V. E. Zakharov and A. B. Shabat, “Exact theory of two-dimensional self-focusing and one-dimensional self-modulation of waves in nonlinear media,” Sov. Phys. JETP 34(1), 118–134 (1972).

Shrira, V. I.

V. V. Voronovich, V. I. Shrira, and G. Thomas, “Can bottom friction suppress freak wave formation?” J. Fluids Mech. 604, 263–296 (2008).
[Crossref]

Solli, D. R.

D. R. Solli, C. Ropers, and B. Jalali, “Measuring single-shot modulation instability and supercontinuum spectra at megahertz rates,” Nonlinearity 26(3), R85–R92 (2013).
[Crossref]

N. Akhmediev, J. M. Dudley, D. R. Solli, and S. K. Turitsyn, “Recent progress in investigating optical rogue waves,” J. Opt. 15(6), 06020 (2013).
[Crossref]

D. R. Solli, G. Herink, B. Jalali, and C. Ropers, “Fluctuations and correlations in modulation instability,” Nature Photon. 6, 463–468 (2012).
[Crossref]

D. R. Solli, C. Ropers, P. Koonath, and B. Jalali, “Optical rogue waves,” Nature 450, 1054–1057 (2007).
[Crossref] [PubMed]

Taki, M.

Thomas, G.

V. V. Voronovich, V. I. Shrira, and G. Thomas, “Can bottom friction suppress freak wave formation?” J. Fluids Mech. 604, 263–296 (2008).
[Crossref]

Turitsyn, S. K.

N. Akhmediev, J. M. Dudley, D. R. Solli, and S. K. Turitsyn, “Recent progress in investigating optical rogue waves,” J. Opt. 15(6), 06020 (2013).
[Crossref]

Voronovich, V. V.

V. V. Voronovich, V. I. Shrira, and G. Thomas, “Can bottom friction suppress freak wave formation?” J. Fluids Mech. 604, 263–296 (2008).
[Crossref]

Zakharov, V. E.

V. E. Zakharov and A. B. Shabat, “Exact theory of two-dimensional self-focusing and one-dimensional self-modulation of waves in nonlinear media,” Sov. Phys. JETP 34(1), 118–134 (1972).

V. E. Zakharov, V. S. L’vov, and G. Falkovich, Kolmogorov Spectra of Turbulence (Springer-Verlag, Berlin, Heidelberg, New York, 1992).
[Crossref]

Eur. J. Mech. (1)

C. Kharif and E. Pelinovsky, “Physical mechanisms of the rogue wave phenomenon,” Eur. J. Mech. 22(6), 603–634 (2003).
[Crossref]

Geofizika (1)

Paul C. Lin, “A chronology of freaque wave encounters,” Geofizika 24(1), 57–70 (2007).

J. Fluid Mech. (1)

T. B. Benjamin and J. E. Feir, “The disintegration of wave trains on deep water. Part 1. Theory,” J. Fluid Mech. 27(3), 417–430 (1967).
[Crossref]

J. Fluids Mech. (1)

V. V. Voronovich, V. I. Shrira, and G. Thomas, “Can bottom friction suppress freak wave formation?” J. Fluids Mech. 604, 263–296 (2008).
[Crossref]

J. Opt. (1)

N. Akhmediev, J. M. Dudley, D. R. Solli, and S. K. Turitsyn, “Recent progress in investigating optical rogue waves,” J. Opt. 15(6), 06020 (2013).
[Crossref]

Nature (1)

D. R. Solli, C. Ropers, P. Koonath, and B. Jalali, “Optical rogue waves,” Nature 450, 1054–1057 (2007).
[Crossref] [PubMed]

Nature Photon. (1)

D. R. Solli, G. Herink, B. Jalali, and C. Ropers, “Fluctuations and correlations in modulation instability,” Nature Photon. 6, 463–468 (2012).
[Crossref]

Nonlinearity (1)

D. R. Solli, C. Ropers, and B. Jalali, “Measuring single-shot modulation instability and supercontinuum spectra at megahertz rates,” Nonlinearity 26(3), R85–R92 (2013).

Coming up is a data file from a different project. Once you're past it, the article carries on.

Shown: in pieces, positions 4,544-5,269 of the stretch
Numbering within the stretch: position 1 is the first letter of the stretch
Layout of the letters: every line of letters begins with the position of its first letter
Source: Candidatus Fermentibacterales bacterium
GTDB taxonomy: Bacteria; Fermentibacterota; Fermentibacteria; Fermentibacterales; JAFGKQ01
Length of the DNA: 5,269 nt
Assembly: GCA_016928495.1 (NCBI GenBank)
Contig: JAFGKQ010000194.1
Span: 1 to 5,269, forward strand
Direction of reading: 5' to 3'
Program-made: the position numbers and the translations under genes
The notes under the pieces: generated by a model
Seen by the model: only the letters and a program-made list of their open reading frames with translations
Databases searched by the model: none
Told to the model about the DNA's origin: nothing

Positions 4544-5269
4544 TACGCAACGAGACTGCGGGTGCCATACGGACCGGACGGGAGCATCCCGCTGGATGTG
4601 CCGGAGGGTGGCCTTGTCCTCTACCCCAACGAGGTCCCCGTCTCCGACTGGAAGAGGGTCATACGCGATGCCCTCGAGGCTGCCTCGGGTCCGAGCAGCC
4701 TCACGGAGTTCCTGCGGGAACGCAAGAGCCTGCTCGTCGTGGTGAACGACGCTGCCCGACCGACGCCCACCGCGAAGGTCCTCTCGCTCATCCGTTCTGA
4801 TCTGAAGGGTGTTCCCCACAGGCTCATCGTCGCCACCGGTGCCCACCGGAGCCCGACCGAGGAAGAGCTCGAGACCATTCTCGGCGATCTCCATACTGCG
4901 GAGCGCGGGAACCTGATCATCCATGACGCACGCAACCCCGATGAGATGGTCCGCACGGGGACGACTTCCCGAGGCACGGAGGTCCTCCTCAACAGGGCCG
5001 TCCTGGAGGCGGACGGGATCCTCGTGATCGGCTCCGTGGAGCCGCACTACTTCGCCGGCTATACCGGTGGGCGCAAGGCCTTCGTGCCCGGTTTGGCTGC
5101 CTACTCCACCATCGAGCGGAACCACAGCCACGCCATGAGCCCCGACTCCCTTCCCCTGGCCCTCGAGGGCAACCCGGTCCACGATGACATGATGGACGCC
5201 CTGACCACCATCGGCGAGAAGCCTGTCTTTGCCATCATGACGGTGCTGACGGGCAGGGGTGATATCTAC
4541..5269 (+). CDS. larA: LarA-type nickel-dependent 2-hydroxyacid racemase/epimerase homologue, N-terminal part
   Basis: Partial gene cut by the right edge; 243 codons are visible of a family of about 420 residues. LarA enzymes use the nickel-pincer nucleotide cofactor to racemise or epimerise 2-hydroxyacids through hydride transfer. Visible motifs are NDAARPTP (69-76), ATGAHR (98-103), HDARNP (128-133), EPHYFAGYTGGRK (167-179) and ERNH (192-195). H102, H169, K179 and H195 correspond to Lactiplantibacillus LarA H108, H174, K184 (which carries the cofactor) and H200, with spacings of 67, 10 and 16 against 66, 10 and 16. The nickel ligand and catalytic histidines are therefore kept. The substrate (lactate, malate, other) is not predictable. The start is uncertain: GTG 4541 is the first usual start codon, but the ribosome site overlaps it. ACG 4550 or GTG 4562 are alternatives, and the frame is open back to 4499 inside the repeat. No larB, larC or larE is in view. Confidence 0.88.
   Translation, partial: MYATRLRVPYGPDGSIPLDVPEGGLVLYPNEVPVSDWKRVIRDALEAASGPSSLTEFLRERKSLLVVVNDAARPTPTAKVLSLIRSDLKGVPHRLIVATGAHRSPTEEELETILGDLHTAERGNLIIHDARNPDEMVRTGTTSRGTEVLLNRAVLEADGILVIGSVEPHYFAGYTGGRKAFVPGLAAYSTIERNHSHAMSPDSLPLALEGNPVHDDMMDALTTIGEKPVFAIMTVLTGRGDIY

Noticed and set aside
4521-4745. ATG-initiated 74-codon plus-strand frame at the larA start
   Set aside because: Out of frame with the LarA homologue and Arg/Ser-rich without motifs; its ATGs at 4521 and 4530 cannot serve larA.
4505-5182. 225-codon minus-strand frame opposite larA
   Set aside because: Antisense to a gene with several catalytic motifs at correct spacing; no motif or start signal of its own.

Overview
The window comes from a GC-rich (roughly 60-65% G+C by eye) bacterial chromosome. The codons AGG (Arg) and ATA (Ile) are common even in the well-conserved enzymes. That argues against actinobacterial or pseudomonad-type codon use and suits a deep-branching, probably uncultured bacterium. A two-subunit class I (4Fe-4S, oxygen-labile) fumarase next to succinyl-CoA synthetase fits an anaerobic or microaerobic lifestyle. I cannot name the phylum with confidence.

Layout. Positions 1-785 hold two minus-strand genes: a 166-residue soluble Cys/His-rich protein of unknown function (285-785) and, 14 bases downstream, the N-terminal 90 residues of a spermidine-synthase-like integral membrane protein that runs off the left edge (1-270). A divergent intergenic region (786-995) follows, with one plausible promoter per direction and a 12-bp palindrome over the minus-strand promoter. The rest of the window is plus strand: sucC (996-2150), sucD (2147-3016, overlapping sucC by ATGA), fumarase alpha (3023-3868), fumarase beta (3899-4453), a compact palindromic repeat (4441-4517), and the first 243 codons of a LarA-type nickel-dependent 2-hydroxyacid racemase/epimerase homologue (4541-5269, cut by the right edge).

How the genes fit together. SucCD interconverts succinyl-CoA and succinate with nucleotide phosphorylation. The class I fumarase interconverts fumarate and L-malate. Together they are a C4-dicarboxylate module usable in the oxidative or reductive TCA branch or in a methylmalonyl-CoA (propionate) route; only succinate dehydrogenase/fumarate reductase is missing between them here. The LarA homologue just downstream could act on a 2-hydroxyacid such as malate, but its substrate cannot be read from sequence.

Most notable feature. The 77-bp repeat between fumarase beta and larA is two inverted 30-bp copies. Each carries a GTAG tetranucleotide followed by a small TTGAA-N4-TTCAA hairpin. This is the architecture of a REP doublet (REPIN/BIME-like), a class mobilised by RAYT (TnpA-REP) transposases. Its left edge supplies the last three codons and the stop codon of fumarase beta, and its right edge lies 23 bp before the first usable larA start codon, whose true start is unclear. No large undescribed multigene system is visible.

[Crossref]

Opt. Express (2)

Opt. Lett. (1)

Phy. Lett. (3)

Bertrand Kibler, Kamal Hammani, Claire Michel, Christophe Finot, and Antonio Picozzi, “Rogue waves, rational solitons and wave turbulence theory,” Phy. Lett. 375, 3149–3155 (2011).
[Crossref]

Kamal Hammani, Bertrand Kibler, Christophe Finot, and Antonio Picozzi, “Emergence of rogue waves from optical turbulence,” Phy. Lett. 374, 3585–3589 (2010).
[Crossref]

G. Genty, C. M. de Sterke, O. Bang, F. Dias, N. Akhmediev, and J. M. Dudley, “Collisions and turbulence in optical rogue wave formation,” Phy. Lett. 374, 989–996 (2010).
[Crossref]

Sov. Phys. JETP (1)

V. E. Zakharov and A. B. Shabat, “Exact theory of two-dimensional self-focusing and one-dimensional self-modulation of waves in nonlinear media,” Sov. Phys. JETP 34(1), 118–134 (1972).

Other (4)

http://www.opc.ncep.noaa.gov/perfectstorm/mpc_ps_rogue.shtml .

A. Hasegawa and Y. Kodama, Solitons in Optical Communications (Oxford, 1995).

V. E. Zakharov, V. S. L’vov, and G. Falkovich, Kolmogorov Spectra of Turbulence (Springer-Verlag, Berlin, Heidelberg, New York, 1992).
[Crossref]

Govind P. Agrawal, Nonlinear Fiber Optics (Oxford, 2013).

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Figures (10)

Fig. 1
Fig. 1 Basic concept of optical rogue wave generation.
Fig. 2
Fig. 2 Modulational instability process.
Fig. 3
Fig. 3 (a) Collision of two solitons, and (b) variations of imaginary part of eigenvalues in the vicinity of collision.
Fig. 4
Fig. 4 Initial waveform.
Fig. 5
Fig. 5 (a) Observed optical rogue wave profile at Z = 827.47, (b) Contour plot, and (c) Variations of imaginary part of eigenvalues in the vicinity of Z = 827.47 for σ = 0.
Fig. 6
Fig. 6 Maximum achieved peak power vs. TOD coefficient.
Fig. 7
Fig. 7 (a) Observed localized wave profile at Z = 1706.37, (b) Contour plot, and (c) Variations of imaginary part of eigenvalues in the vicinity of Z = 1706.37 for σ = 0.015.
Fig. 8
Fig. 8 (a) Observed localized wave profile at Z = 1885.75, (b) Contour plot, and (c) Variations of imaginary part of eigenvalues in the vicinity of Z = 1885.75 for σ = 0.02.
Fig. 9
Fig. 9 Variations of imaginary part of two largest eigenvalues against TOD.
Fig. 10
Fig. 10 Stability of quasi-solitons for different TOD coefficients.

Equations (9)

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i u Z + 1 2 2 u T 2 + | u | 2 u = i σ 3 u T 3 ,
{ i ψ 1 T + u ψ 2 = ζ ψ 1 , i ψ 2 T u * ψ 1 = ζ ψ 2 ,
f ˜ ( Ω ) = 1 2 π f ( T ) e i Ω T d T ,
{ Ω ψ ˜ 1 ( Z , Ω ) + 1 2 π u ˜ ( Z , Ω Ω ) ψ ˜ 2 ( Z , Ω ) d Ω = ζ ψ ˜ 1 ( Z , Ω ) , Ω ψ ˜ 2 ( Z , Ω ) 1 2 π u ˜ * ( Z , Ω Ω ) ψ ˜ 1 ( Z , Ω ) d Ω = ζ ψ ˜ 2 ( Z , Ω ) ,
{ Ω n ψ ˜ 1 ( Ω n ) + Δ Ω 2 π m = 1 N u ˜ ( Ω n Ω m ) ψ ˜ 2 ( Ω m ) = ζ ψ ˜ 1 ( Ω n ) , Ω n ψ ˜ 2 ( Ω n ) Δ Ω 2 π m = 1 N u ˜ * ( Ω m Ω n ) ψ ˜ 1 ( Ω m ) = ζ ψ ˜ 2 ( Ω n ) ,
[ A B B * A ] [ Ψ ˜ 2 Ψ ˜ 2 ] = ζ [ Ψ ˜ 1 Ψ ˜ 2 ]
a j k = { Ω j ( j = k ) , 0 ( otherwise ) ,
b j k = { 1 2 π u ˜ ( Ω n j k ) Δ Ω ( 1 n j k N ) , 0 ( otherwise ) ,
u ( Z = 0 , T ) = A sech [ A ( T + Δ T / 2 ) ] exp ( i B T ) + A sech [ A ( T Δ T / 2 ) ] exp ( i B T ) .